5. Never skip meals

Skipping meals is not only problematic for the digestive system but also causes headaches. An empty stomach leads to a significant drop in blood sugar levels. Consequently, the body releases hormones to make up for the depleted glucose levels and narrows the arteries. Therefore, it results in headaches and migraines. 
 

Have breakfast, lunch, and dinner on time, and eat the right portion to keep your stomach full fin addition, older adults should also consume healthy snacks in between meals. 

6. Avoid self-medication 

The easiest, yet most harmful way to relieve headaches is to self-medicate with painkillers. It can lead to rebound headaches that usually happen after long-term or regular intake of OTC pain relievers like acetaminophen, ibuprofen, etc. Although these medicines offer temporary relief from pain, they can have an adverse reaction in the body, causing nausea, restlessness, irritability, fatigue, etc. Hence, it pushes the patient to take more medications, eventually leading to more painful headaches.   

Consult a doctor to identify the root causes of headaches and get effective medical solutions. Wrong medication and overdose of painkillers cause side effects and additional health complications.  

7. Use a cold compress

A cold compress is a popular method used to provide temporary relief from headaches. It tightens the blood vessels and reduces the neurotransmission of pain to the brain. Therefore, the brain recognizes the cold more than the pain.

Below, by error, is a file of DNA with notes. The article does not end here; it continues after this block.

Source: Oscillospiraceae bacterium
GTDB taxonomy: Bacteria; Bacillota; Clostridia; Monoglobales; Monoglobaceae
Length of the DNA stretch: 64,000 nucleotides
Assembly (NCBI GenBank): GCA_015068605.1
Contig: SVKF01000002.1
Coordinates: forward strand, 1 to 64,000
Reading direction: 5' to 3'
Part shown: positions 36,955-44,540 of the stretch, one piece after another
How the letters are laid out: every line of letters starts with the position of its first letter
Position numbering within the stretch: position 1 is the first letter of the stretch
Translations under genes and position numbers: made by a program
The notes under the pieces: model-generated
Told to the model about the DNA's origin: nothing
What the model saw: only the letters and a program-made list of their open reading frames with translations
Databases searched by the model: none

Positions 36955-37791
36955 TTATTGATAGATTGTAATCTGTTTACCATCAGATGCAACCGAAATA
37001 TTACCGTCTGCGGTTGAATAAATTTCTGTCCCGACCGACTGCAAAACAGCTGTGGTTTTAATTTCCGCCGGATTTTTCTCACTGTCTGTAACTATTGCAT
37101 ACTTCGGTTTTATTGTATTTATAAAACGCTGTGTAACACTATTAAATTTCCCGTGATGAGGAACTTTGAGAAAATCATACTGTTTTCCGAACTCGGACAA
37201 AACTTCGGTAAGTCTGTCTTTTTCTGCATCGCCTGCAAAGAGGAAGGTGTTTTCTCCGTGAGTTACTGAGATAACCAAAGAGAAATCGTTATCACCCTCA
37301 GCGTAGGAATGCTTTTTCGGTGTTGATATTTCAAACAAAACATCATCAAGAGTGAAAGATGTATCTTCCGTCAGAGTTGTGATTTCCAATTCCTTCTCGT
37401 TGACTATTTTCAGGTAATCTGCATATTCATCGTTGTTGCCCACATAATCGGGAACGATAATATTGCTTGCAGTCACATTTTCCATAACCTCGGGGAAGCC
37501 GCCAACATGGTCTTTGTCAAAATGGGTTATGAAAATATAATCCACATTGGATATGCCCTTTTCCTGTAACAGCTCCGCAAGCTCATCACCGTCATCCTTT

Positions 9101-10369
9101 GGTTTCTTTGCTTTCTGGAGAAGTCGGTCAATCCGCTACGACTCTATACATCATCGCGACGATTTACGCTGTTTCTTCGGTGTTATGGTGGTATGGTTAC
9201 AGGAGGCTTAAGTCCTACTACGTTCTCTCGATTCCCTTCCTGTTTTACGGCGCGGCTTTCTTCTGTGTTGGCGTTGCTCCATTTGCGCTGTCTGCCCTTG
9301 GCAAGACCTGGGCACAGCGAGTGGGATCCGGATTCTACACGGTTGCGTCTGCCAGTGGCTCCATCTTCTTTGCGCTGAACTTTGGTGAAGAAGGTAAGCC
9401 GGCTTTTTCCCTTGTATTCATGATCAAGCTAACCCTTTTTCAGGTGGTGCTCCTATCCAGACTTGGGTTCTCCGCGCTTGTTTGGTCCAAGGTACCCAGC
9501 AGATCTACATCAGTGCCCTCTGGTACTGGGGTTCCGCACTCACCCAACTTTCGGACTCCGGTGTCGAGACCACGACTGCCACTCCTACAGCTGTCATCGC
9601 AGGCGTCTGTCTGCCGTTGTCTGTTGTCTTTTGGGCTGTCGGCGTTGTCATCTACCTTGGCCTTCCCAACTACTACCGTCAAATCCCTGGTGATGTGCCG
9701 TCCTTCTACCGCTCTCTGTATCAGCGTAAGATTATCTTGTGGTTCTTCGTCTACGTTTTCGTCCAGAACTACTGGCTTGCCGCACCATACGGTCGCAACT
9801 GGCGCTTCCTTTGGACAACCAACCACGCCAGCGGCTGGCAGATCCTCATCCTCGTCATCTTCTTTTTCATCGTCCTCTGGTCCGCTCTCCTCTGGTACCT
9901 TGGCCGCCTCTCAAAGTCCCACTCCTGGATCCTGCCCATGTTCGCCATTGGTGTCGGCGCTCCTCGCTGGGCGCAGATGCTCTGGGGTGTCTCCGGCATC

Use a cold, moist cloth on the forehead and temples to reduce the intensity of headache pain. Do not use ice or a cold pack directly on your skin because it can cause irritation and damage skin tissues. 

8. Try alternative treatments

There are several nonpharmacologic treatments proven effective in treating or managing headaches. Alternative treatment options include meditation, acupuncture, biofeedback, Gunn intramuscular stimulation (IMS), etc. Massage therapy is also helpful in relieving trigger point pain. It reduces stress, improves blood circulation, and regulates hormones that may be contributing to frequent headaches. 

Conclusion 

Due to the comorbidities, polypharmacy, and physiological changes associated with aging, treating headache disorders in older adults becomes challenging. While prescription and OTC medications are some treatment options to manage headaches, prioritizing preventive measures is crucial. Preventive strategies such as stress management, regular exercise, and adequate sleep are critical to alleviate headache symptoms and provide pain relief in the long run.  

8 Ways for Seniors to Manage Headaches | Infographic
Vamtam
Vamtam

Lorem ipsum dolor sit amet consectetur adipiscing elit dolor

Benefits of a Screening Mammogram | Banner Image

Benefits of a screening mammogram

Breast cancer is one of the most common types of cancer among women in the United States. Research reveals that senior women (aged on average